Over-exfoliated skin is angry skin. “The skin looks tight, dry, irritated, or red,” says Jarosz, “sometimes it’s even flaky. You feel burning or itchiness when you apply products on top of it, and it becomes sensitive to the touch.” This burning and sensitivity is the key to knowing if you’ve over-exfoliated, or what you’re seeing is some other condition, like rosacea. Keep an eye on any breakouts too, especially if they’re all in one place. “The area will have a slight red cast to it and there [may] be acne, but it will be uniform because it’s being induced by the same thing,” says Dr. Howe.

Pre-existing skin conditions mean you need to be extra careful. “People who really show over-exfoliation first are people that have other skin problems,” says Dr. Howe. “Let’s say they have acne. Their acne will start getting worse. That’s how their skin rebels.” Other conditions like dermatitis, eczema, and psoriasis can also be particularly sensitive to exfoliation, and it should be done minimally even without signs of overdoing it.

I’ve Over-Exfoliated — What Now?

The most effective prescription for over-exfoliation is...a chill pill. “You need to let the skin recover,” says Dr. Howe. “Do very little, so there is minimal traffic on the skin. The good news is that you don’t have to do it very long since the facial skin turns over so quickly.”

This means taking your skincare routine down to zero (yes, really). Leave any products to the wayside for a few days, says Dr. Howe, even if you’re treating another condition like rosacea or acne. (Talk to your licensed provider about exactly how long you should wait.)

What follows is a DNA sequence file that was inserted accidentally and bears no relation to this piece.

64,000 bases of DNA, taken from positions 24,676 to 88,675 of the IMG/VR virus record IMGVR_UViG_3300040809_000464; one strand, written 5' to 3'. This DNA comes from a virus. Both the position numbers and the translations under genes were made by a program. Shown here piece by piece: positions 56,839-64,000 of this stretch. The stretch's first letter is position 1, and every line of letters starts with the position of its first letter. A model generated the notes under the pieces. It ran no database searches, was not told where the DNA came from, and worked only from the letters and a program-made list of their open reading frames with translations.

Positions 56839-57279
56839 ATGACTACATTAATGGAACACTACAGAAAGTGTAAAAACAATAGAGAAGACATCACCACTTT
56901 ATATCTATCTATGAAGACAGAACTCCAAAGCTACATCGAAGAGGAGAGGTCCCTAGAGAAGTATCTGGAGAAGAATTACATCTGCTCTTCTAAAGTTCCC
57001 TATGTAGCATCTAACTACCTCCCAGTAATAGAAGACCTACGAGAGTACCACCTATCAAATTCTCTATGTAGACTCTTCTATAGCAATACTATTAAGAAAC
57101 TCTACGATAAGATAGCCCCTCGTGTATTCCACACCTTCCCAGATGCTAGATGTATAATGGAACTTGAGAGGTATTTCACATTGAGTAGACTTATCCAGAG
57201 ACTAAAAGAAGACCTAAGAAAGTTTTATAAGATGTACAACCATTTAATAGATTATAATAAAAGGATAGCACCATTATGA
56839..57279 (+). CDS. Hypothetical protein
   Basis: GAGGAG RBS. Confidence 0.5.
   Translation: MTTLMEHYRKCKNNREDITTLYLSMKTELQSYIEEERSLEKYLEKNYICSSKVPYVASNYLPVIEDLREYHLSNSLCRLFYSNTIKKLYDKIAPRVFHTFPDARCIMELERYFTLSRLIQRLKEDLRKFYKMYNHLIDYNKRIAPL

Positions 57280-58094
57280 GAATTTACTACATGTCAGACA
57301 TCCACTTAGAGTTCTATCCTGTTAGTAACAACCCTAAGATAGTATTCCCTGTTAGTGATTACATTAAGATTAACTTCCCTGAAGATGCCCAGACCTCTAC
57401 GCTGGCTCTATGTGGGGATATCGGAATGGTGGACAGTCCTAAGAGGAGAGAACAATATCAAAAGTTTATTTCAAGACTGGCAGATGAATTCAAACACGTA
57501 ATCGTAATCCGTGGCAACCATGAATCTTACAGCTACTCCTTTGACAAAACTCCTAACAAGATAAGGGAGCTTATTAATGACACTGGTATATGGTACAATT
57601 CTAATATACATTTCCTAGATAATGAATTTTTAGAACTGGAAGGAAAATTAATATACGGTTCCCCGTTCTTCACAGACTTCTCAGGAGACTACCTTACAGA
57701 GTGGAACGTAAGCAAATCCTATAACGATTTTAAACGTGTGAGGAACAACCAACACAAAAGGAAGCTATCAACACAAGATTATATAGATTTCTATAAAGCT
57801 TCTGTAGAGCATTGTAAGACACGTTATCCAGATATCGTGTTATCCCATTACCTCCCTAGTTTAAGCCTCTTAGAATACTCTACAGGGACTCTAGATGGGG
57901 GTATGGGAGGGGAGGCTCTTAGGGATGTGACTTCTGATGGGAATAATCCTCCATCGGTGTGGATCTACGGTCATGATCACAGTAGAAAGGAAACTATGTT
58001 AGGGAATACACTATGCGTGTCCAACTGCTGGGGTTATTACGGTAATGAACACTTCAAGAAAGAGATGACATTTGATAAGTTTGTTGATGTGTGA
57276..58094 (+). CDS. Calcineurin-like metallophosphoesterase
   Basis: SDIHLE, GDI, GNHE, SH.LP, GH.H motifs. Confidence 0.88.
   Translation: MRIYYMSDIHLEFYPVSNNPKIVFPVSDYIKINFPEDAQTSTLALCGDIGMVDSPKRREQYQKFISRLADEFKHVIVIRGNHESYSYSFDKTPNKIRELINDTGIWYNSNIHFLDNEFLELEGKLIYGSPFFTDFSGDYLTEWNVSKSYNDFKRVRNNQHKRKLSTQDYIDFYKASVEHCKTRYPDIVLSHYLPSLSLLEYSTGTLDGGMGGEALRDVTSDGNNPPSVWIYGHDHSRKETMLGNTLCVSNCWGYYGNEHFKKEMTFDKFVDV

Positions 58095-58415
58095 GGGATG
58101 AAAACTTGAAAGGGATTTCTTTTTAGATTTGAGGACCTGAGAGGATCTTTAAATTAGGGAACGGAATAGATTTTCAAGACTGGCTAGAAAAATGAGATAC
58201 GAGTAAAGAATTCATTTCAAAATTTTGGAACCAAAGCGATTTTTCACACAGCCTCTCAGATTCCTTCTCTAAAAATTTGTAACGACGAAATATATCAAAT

“This is not a good time to start a topical treatment,” he says. “Your stratum corneum is thinned and uneven, so a topical treatment will over penetrate.” You might even need to stop washing your face — particularly if you are older and produce less oil — and start focusing on being extremely gentle, using a mild face wash like Cetaphil® Gentle Skin Cleanser ($18 for 20 oz)., Aand avoid not rubbing or massaging too hard when using it.

Jarosz also recommends cutting out all products until your skin heals, but especially retinoids. “[It’s] too harsh,” she says, especially for anyone with a sensitive complexion. “If you use retinol in combination with exfoliating products, your skin is more likely to get irritated.”

[Editor's note: Retinol shouldn't be used by those who are pregnant, considering getting pregnant, or nursing. Please consult with your doctor before use.]

Both experts recommend soothing, cooling masks to help with inflammation as your skin recovers (We’re especially fans of Kiehl’s Since 1851® Calendula & Aloe Soothing Hydration Mask, $45). “You can even do a massage with an ice cube over a mask,” suggests Jarosz. “This is great for calming skin and removing redness. Make ice cubes out of chamomile tea — which is even more calming.”

Does This Mean I Can Never Exfoliate Again?

If you’ve over-exfoliated once, it doesn’t mean you have to put down your peel pads for good. “You can certainly exfoliate again,” says Dr. Howe. “You just have to learn from that bad experience. Figure out what caused it — a particular type of exfoliation, if you were overzealous, or if you were ignoring the particular state of your skin at the time. Those things are important to know.”

Once you decide to start exfoliating again, adjust your schedule so you’re starting from scratch. “We should exfoliate once a week on average,” says Jarosz. “If you have very oily skin or thicker skin, you can maybe do it twice a week, but no more.” Jarosz is also against motorized facial brushes, which she says can cause particular harm for sensitive skin. Wash your face the good old-fashioned way — with your hands. And remember: listen to your skin. Just because it seems like everyone is exfoliating doesn’t mean you need to.